One third, 33%, of employers report an increase in intermittent leave usage and 45% say they have difficulty managing or tracking it, according to a recent Mercer study.

Intermittent leave, a type of Family and Medical Leave Act job protection, is leave taken in various blocks of time for a single qualifying family or medical issue. With its usage on the rise, this type of leave potentially may become a growing burden for your clients.

While there are many ways you can help your clients ensure smooth management of these types of absences, here are two aspects your clients may not have considered:

Has your client reviewed the company call-in policy?

Unfortunately, many employers don’t have a defined call-in policy in place. By enforcing this type of policy, the employer can obtain sufficient facts to determine if a leave qualifies as an FMLA leave.

Example questions the employer can (and should) ask include when the leave is to begin and when the employee anticipates returning to work. If the leave is for a medical condition, questions should include whether there are duties the employee is unable to perform and whether a consultation with a physician has occurred or is planned.

Even if your client is properly tracking when an employee is taking leave, how are they doing this?

With some exceptions, leave must be tracked in increments that aren’t greater than the shortest time increments used for other forms of leave. In addition, the increment can’t be greater than one hour. And, of course, employees’ FMLA leave entitlement can’t be reduced by more than they actually took.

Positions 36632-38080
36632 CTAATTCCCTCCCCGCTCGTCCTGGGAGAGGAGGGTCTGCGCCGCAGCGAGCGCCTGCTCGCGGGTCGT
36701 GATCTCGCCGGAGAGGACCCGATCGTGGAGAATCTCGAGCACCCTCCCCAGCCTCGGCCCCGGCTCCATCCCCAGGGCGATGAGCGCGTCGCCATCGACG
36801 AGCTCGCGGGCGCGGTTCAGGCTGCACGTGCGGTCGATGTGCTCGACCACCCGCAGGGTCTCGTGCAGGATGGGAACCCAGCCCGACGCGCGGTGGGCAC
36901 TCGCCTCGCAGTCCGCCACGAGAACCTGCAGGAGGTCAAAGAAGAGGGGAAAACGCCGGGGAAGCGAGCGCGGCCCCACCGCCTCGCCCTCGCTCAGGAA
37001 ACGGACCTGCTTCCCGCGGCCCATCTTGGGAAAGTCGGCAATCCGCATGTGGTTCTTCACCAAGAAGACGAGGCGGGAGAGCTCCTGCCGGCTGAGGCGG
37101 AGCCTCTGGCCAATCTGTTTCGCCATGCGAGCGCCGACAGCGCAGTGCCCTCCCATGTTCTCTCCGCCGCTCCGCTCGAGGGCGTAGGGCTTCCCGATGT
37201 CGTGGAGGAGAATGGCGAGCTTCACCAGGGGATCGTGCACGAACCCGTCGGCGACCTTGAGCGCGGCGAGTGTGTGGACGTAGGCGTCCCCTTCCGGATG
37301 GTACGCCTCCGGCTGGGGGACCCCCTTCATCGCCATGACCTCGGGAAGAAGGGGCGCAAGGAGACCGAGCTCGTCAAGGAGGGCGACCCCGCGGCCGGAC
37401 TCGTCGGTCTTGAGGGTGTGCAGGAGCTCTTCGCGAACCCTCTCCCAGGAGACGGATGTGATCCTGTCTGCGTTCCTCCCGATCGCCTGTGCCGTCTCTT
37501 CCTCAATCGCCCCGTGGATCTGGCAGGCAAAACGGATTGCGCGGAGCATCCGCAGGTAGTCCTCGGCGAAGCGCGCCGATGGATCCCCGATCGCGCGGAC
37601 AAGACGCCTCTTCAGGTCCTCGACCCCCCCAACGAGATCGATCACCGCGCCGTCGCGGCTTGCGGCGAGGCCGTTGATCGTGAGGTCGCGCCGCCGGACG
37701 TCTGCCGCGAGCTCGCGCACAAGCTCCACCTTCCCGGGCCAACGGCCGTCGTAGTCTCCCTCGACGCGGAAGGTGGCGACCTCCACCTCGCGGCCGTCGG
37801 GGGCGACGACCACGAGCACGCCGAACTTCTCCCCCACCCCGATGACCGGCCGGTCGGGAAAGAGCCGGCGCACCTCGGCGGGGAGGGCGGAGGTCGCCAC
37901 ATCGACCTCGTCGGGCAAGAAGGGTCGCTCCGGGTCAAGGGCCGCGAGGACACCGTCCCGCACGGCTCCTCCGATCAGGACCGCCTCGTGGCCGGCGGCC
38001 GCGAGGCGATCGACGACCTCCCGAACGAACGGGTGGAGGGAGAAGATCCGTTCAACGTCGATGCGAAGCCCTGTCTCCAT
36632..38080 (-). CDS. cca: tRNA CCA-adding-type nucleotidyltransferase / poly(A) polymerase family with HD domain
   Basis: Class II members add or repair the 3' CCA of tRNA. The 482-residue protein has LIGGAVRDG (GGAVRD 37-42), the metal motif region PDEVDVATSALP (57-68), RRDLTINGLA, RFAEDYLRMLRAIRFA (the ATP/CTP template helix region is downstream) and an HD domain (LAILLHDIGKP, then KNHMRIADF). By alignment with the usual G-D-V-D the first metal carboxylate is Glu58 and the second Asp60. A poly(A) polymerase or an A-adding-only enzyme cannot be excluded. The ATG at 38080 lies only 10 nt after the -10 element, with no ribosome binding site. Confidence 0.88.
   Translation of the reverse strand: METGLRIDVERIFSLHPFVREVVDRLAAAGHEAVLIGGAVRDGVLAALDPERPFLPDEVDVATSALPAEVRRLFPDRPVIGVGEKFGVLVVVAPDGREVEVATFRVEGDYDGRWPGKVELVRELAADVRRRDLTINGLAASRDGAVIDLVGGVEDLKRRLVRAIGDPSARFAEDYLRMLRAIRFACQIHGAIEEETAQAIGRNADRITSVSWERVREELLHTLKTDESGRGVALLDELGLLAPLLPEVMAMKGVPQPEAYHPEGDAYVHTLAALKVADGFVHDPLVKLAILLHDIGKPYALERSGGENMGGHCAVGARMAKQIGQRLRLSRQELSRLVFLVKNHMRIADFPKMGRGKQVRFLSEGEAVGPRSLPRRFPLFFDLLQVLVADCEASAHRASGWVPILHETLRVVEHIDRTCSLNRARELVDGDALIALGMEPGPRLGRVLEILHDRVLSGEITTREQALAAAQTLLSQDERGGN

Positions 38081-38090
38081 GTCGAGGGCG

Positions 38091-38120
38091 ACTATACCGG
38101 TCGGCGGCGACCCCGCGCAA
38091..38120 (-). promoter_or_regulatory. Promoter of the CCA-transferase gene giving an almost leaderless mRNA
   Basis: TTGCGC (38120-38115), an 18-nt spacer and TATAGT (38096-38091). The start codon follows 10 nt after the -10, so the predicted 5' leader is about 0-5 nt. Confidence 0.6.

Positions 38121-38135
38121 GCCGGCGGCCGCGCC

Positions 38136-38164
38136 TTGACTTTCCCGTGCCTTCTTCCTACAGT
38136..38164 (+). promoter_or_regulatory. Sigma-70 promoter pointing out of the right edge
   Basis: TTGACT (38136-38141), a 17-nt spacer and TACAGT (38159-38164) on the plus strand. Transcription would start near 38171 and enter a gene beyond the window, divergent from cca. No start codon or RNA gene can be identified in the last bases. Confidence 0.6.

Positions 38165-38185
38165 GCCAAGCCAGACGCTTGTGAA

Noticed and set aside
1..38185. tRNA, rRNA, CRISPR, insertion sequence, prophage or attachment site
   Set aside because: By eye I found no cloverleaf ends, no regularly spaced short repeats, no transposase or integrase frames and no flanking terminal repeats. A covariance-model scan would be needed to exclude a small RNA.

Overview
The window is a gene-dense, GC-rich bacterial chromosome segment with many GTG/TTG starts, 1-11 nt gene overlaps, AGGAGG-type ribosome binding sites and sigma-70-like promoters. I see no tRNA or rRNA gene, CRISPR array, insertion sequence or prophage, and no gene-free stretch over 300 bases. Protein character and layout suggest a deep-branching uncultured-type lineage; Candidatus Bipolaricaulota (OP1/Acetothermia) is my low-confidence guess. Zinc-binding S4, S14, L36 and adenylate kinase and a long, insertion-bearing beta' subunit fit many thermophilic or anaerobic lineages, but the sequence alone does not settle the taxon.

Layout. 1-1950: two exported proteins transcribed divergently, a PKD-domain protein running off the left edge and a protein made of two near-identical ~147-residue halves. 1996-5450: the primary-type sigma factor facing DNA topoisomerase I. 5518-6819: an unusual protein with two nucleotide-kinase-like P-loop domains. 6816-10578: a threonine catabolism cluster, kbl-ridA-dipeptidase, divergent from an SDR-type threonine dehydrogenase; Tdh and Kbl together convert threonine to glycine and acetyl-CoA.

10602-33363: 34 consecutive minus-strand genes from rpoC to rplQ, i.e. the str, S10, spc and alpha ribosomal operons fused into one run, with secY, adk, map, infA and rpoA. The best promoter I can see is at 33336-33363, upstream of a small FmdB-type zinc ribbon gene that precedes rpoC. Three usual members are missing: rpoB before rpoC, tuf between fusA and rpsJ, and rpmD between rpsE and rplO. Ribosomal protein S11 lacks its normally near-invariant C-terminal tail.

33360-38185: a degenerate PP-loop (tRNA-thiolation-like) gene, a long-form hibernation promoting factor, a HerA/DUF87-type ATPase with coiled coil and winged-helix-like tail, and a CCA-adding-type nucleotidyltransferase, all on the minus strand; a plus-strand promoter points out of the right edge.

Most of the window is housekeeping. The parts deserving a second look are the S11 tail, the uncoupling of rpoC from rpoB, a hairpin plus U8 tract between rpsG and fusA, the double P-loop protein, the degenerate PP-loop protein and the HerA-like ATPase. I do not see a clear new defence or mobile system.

Properly managing intermittent leave is so important because accurate tracking will help ensure employers are providing only the amount of leave to which their employees are entitled. Accurate tracking also can help identify any patterns or trends that may indicate misuse.

Everybody wins when your clients can manage leaves sensibly and lawfully — you’re a trustworthy resource and your clients are more confident about their ability to deal with these challenges. But these guidelines are just the tip of the iceberg. In my next blog, I’ll share tips and best practices regarding certifications and recertifications for intermittent leaves.

Dirks is a senior compliance analyst for absence management with Standard Insurance Company and a Family and Medical Leave Act thought leader. His latest white paper, Best Practices for Administering Intermittent Leaves in the Workplace, is available at

The Standard is a marketing name for StanCorp Financial Group, Inc. and subsidiaries. Insurance products are offered by Standard Insurance Company of 1100 SW Sixth Avenue, Portland, Ore. in all states except New York, where insurance products are offered by The Standard Life Insurance Company of New York of 360 Hamilton Avenue, Suite 210, White Plains, N.Y. Product features and availability vary by state and company, and are solely the responsibility of each subsidiary. Each company is solely responsible for its own financial condition. Standard Insurance Company is licensed to solicit insurance business in all states except New York. The Standard Life Insurance Company of New York is licensed to solicit insurance business in only the state of New York.

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